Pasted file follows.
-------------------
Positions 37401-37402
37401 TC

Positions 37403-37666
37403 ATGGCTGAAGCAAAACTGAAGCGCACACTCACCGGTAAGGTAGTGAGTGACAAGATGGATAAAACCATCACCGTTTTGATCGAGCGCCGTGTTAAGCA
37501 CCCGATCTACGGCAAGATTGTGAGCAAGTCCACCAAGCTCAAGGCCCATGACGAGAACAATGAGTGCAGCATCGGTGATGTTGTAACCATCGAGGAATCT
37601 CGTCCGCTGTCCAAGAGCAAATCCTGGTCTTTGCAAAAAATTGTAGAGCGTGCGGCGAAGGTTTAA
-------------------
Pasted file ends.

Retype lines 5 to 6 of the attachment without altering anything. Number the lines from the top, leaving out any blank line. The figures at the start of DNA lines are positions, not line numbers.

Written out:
37501 CCCGATCTACGGCAAGATTGTGAGCAAGTCCACCAAGCTCAAGGCCCATGACGAGAACAATGAGTGCAGCATCGGTGATGTTGTAACCATCGAGGAATCT
37601 CGTCCGCTGTCCAAGAGCAAATCCTGGTCTTTGCAAAAAATTGTAGAGCGTGCGGCGAAGGTTTAA